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tmas starts with ristingle February 2017



Dean’s View By Very Revd Nicholas Henshall Dean of Chelmsford WALKING over London Bridge to Liverpool Street, a man stopped me, handed me a Pret a Manger bag, and said "Give that to the next homeless person you see!" I took the bag and hurried on in the hope of still catching the fast train home. He hadn't been impressed by the bright glow of Christian charity radiating from me. He just had an uneaten sandwich, saw a vicar walking by, and thought I might have a better use for leftover food.

Ploughing a new furrow Picture: Archant/Saffron Photo

ds to light a candle ist’s birthday But it's still a surprise that in our deeply secular culture someone would see a vicar as something to do with love and service for the poor – a compliment not to me but to the whole Christian community. That's because Christian life, Christian worship, Christian service is never about solo heroes, especially people who dress up in public for a living. As Jesus would say, with deep irony, "they have their reward". It's always about Christian community. A few years ago the Chief Rabbi said

"Don't ask me to tell you what Judaism is. Let me take you to see a Jewish

community and I'll show you what Judaism is!" Christians should know that too. I came to adult Christian faith at 17 as a result of reading Acts 2.42 to the end, that CONTINUED ON PAGE 5

Celebrating Plough Sunday with a tractor blessing: Centre pages

Vast new housing areas will gain new churches thanks to grant

An invitation to spend an evening in the company of Michele Guinness

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■ Look inside for the latest Diocesan Cycle of Prayer in our NB supplement


THE MONTH February 2017


month — Priest and retired nurse spent night in their church's porch

Christine and Kate sleep out to raise £800 Help tackle hunger A PRIEST and one of her church members raised more than £800 for homeless people in an all-night sleep-over in their church porch. Revd Kate Lovesey, Priestin-Charge (pictured) at St Peter’s Aldborough Hatch, Ilford, teamed up with church member and retired nurse, Christine Poole. They spent the night of Friday, December 9 - from 6pm

to 6am - in a sleep-over in the church porch to highlight the plight of the homeless and to raise money to help the Church Urban Fund in its work with those who sleep rough on our streets. From time to time the church porch at St Peter’s is used by rough sleepers, and members give them hot soup and other comforts. By the end of the night some £600 had been raised,

The Month, incorporating NB and East Window, is the free circulation newspaper of Church of England in Essex and East London (Diocese of Chelmsford). www.chelmsford. ● Find Chelmsford Diocese on Twitter @chelmsdio ● Find Bishop Stephen on Twitter @cottrellstephen ● Subscribe to our YouTube channel ● Like us on Facebook: www. ● Like our Ask an Archdeacon Facebook askanarchdeacon ● View our photostream on Flickr www.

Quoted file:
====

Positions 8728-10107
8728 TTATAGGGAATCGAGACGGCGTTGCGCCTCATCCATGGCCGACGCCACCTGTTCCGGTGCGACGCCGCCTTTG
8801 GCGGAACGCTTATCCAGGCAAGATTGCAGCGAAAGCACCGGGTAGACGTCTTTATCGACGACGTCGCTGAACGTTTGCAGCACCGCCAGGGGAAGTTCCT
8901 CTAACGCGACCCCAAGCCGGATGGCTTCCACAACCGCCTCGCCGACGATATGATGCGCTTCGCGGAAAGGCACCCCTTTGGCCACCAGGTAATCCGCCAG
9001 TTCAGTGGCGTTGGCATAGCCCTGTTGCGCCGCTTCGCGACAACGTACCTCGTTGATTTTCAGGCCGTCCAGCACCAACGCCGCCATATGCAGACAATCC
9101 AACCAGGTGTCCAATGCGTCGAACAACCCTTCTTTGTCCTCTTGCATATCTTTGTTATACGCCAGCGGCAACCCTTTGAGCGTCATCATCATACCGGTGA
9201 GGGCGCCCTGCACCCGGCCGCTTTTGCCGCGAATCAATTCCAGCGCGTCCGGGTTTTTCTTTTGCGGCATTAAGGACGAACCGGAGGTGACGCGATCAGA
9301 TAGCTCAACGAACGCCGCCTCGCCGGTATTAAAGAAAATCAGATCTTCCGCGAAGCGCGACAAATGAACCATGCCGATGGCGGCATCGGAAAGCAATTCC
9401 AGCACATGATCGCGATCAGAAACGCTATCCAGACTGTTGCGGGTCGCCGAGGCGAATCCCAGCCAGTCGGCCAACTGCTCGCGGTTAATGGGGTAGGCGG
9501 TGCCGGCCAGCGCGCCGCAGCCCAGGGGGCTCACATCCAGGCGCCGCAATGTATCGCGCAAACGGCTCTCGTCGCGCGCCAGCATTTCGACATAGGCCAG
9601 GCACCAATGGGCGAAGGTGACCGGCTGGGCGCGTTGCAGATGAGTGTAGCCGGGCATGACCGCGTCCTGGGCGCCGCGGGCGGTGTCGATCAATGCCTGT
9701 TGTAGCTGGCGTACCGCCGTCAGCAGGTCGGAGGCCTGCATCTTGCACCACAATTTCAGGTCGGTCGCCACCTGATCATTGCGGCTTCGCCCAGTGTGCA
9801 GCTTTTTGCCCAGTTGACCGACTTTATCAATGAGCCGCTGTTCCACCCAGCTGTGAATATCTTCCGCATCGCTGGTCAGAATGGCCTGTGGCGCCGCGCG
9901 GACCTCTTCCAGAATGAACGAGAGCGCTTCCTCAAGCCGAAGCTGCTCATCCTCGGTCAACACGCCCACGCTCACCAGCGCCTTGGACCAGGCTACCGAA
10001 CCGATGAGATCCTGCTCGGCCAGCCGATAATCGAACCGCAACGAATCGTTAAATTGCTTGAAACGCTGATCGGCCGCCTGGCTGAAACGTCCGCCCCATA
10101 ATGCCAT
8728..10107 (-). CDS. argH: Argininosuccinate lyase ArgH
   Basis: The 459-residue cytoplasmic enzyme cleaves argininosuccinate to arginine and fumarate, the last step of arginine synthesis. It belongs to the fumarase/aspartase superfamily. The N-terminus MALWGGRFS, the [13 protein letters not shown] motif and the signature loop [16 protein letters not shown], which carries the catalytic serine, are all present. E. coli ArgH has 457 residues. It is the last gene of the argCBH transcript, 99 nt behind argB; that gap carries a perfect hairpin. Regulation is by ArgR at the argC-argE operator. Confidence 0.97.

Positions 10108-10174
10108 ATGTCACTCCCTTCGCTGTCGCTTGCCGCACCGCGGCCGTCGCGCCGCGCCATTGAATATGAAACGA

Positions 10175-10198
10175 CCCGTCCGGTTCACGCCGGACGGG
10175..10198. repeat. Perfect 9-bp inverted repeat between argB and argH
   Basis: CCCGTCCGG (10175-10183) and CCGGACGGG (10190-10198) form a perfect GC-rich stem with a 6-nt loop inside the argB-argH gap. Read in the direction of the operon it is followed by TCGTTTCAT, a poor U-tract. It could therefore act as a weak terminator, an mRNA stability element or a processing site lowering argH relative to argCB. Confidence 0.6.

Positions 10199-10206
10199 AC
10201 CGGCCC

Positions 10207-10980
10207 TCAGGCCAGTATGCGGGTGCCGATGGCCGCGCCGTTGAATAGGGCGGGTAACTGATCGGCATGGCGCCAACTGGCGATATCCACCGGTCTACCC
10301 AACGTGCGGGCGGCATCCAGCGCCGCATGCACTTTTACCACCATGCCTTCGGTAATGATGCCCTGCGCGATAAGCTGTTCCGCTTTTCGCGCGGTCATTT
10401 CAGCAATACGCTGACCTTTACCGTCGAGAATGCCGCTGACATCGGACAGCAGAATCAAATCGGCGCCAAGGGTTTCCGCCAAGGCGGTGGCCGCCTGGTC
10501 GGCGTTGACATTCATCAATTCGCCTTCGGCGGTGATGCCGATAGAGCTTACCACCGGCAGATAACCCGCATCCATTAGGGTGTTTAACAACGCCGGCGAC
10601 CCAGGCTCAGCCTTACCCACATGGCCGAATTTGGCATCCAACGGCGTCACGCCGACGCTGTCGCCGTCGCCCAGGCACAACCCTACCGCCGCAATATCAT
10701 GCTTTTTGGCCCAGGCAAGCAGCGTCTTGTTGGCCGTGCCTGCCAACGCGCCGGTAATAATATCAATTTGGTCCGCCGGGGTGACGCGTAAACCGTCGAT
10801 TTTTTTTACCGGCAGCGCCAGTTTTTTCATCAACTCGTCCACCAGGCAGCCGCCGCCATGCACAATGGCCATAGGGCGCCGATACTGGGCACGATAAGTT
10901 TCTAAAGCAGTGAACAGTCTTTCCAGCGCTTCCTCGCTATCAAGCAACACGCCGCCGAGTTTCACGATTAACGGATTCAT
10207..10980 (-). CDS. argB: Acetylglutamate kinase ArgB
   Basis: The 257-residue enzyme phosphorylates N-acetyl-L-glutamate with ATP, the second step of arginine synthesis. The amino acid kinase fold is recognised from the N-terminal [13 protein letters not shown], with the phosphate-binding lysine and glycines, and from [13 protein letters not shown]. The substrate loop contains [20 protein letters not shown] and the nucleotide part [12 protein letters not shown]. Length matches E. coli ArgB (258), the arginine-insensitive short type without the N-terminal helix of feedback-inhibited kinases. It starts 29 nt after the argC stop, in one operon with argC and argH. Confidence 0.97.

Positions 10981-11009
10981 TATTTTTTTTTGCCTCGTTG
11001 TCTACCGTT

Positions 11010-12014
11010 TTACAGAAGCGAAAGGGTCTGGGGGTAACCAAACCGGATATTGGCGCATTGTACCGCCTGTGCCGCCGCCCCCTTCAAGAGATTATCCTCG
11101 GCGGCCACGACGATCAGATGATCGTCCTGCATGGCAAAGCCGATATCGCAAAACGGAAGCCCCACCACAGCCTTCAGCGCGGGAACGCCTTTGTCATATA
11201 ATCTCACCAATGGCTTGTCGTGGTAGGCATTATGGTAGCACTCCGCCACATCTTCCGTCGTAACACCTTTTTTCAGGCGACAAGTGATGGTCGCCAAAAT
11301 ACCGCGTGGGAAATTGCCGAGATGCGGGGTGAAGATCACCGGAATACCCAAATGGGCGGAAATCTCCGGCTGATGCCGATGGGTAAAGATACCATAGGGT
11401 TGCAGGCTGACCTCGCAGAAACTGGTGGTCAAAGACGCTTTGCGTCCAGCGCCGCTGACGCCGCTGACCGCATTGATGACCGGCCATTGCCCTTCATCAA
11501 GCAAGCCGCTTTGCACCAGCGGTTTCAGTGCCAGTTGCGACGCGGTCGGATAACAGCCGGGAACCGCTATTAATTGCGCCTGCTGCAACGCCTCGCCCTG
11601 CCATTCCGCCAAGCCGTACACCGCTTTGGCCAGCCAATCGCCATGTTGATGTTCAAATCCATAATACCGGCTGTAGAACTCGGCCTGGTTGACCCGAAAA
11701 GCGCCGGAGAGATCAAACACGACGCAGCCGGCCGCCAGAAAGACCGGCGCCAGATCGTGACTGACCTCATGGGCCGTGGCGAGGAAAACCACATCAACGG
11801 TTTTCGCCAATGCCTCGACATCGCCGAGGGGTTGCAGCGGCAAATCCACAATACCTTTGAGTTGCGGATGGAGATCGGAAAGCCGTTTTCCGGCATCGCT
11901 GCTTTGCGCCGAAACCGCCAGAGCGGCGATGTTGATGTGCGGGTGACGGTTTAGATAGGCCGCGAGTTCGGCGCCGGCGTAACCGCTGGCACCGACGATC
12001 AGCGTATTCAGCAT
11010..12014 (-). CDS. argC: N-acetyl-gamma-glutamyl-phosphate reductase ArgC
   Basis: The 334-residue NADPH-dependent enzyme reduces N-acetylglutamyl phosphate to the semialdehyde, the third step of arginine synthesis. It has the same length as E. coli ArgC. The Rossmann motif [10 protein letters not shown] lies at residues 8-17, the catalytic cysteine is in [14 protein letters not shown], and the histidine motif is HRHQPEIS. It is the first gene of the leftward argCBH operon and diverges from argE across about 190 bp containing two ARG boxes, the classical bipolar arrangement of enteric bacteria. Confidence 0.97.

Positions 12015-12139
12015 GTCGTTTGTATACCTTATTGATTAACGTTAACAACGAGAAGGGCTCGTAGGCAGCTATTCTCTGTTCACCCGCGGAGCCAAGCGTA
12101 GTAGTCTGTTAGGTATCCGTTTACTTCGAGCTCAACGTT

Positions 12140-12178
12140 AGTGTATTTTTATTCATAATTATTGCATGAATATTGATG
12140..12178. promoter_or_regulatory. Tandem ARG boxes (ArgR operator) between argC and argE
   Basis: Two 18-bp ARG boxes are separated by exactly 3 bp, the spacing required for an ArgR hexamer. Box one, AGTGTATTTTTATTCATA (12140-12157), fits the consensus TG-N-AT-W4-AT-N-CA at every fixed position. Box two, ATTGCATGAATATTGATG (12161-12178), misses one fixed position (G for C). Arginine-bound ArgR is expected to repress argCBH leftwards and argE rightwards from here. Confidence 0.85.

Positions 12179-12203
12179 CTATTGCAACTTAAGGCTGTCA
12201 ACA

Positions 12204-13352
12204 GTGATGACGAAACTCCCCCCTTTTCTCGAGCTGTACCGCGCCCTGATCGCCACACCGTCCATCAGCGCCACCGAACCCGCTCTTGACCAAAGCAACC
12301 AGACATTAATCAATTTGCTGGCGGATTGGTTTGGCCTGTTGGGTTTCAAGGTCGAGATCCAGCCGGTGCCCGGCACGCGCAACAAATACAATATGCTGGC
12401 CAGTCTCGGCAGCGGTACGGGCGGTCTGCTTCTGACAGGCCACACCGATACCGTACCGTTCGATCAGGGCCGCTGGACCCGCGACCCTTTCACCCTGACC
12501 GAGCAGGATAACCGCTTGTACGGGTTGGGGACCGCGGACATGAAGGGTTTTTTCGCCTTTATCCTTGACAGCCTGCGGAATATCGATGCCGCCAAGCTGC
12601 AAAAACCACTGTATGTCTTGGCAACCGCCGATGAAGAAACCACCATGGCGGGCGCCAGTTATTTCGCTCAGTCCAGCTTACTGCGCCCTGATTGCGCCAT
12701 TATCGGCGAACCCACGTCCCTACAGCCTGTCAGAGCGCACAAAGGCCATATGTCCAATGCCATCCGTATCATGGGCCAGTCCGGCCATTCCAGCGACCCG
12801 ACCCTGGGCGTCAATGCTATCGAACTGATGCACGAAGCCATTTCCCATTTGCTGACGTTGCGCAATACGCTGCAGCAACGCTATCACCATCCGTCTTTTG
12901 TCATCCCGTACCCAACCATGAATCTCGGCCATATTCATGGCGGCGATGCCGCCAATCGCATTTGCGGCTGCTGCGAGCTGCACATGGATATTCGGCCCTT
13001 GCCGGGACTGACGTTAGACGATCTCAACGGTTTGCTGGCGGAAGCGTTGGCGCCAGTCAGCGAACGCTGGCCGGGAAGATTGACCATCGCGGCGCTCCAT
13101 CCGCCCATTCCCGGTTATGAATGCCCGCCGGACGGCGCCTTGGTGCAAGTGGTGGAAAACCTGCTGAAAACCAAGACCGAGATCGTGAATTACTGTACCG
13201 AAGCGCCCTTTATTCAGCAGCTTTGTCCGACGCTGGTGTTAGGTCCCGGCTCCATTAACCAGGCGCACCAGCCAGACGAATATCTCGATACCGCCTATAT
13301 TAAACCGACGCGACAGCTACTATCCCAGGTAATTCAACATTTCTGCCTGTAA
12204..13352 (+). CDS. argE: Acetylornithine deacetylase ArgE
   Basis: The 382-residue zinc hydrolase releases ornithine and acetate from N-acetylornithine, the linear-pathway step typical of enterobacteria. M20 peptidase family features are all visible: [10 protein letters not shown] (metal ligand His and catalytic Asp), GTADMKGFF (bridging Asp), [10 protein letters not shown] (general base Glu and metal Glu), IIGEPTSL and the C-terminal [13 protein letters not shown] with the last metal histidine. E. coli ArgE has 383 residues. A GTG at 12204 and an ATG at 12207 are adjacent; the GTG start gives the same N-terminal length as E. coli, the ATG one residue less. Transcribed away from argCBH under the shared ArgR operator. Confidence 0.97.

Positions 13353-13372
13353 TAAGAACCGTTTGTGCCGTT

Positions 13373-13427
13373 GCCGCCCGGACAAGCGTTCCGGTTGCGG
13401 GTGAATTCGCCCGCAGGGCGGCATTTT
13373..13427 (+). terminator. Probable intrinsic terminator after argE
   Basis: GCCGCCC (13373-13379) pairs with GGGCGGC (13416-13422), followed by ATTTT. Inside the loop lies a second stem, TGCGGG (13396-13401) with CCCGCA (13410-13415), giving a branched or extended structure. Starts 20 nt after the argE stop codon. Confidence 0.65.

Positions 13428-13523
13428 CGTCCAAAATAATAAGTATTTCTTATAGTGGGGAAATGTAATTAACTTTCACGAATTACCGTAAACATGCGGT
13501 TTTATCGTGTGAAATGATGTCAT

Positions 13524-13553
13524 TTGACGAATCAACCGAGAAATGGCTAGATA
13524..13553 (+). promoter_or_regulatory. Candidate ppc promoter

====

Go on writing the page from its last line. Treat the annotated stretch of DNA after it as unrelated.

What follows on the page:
editorial Editor: Jon Longman Editorial and photographs for The Month should be sent to: or Jon Longman, The Month, 1 Bouchiers Place, Messing, Colchester CO5 9TY. Tel: 01621 810530. Mobile: 07860 769906 ● Digital photographs for publication: Please take pictures at largest size,

but this was boosted to more that £800 over the following weekend when news spread of their stint in the cold. Photographer Ron Jeffries said: "It was a superb effort by two ladies who braved the cold for 12 hours in a windy, deserted and slightly eerie churchyard." ● Donations can be made online at https:// adventsleepout2016.

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by inviting friends to your pancake party on Shrove Tuesday BY DAVID EVANS ALL across the United Kingdom there are families who struggle to put food on the table; children are going to school hungry and parents are skipping meals so that their kids can eat an evening meal. The Church Urban Fund wants to continue its work to stop this and so the CUF is calling on churches, schools, families, and individuals throughout England to stand up to food poverty – and have some fun in the process! On Shrove Tuesday, February 28, join the Big Pancake Party and raise money for the Together Network so that no one has to go hungry this spring. Instead of a low-key pancake celebration, invite your friends and family to join you and share in the Big Pancake Party. The idea is simple; get together, eat some pancakes, maybe take a few challenges, have a great time, and raise funds for those in need. We have plenty of ideas for how you can raise money at the Big Pancake Party; simply choose the idea (or ideas!) that work for you and get cooking Pancake Day can be so much fun, so why not add a dash more fun to the proceedings? Maybe you could add a theme, take a challenge, or decorate the kitchen? We’ve got plenty of ideas or you could get creative and add your own! Here are some ways you can eat away at hunger: ● £3 can help provide lunch for a child at a holiday club during the schools holidays. ● £9 could help to cover the cost of an emergency food parcel for a family for a day.

● £25 could help to provide a slow cooker

and larder pack for a family struggling to prepare nutritious meals. Your gift will be used to support the work of the Church Urban Fund and the Together Network, changing lives and communities together. Together we can make a huge differences to the lives of families across the country who are struggling to feed themselves. ● Find out how the Together Network is already making a difference.Sign up today to receive your free fundraising pack and book your place at the Big Pancake Party at

THE MONTH February 2017


month — Diocese awarded nearly £2m for projects




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Artist’s impression of how the completed Barking Riverside development will look. Picture courtesy of Barking Riverside Limited.


New housing areas will gain new churches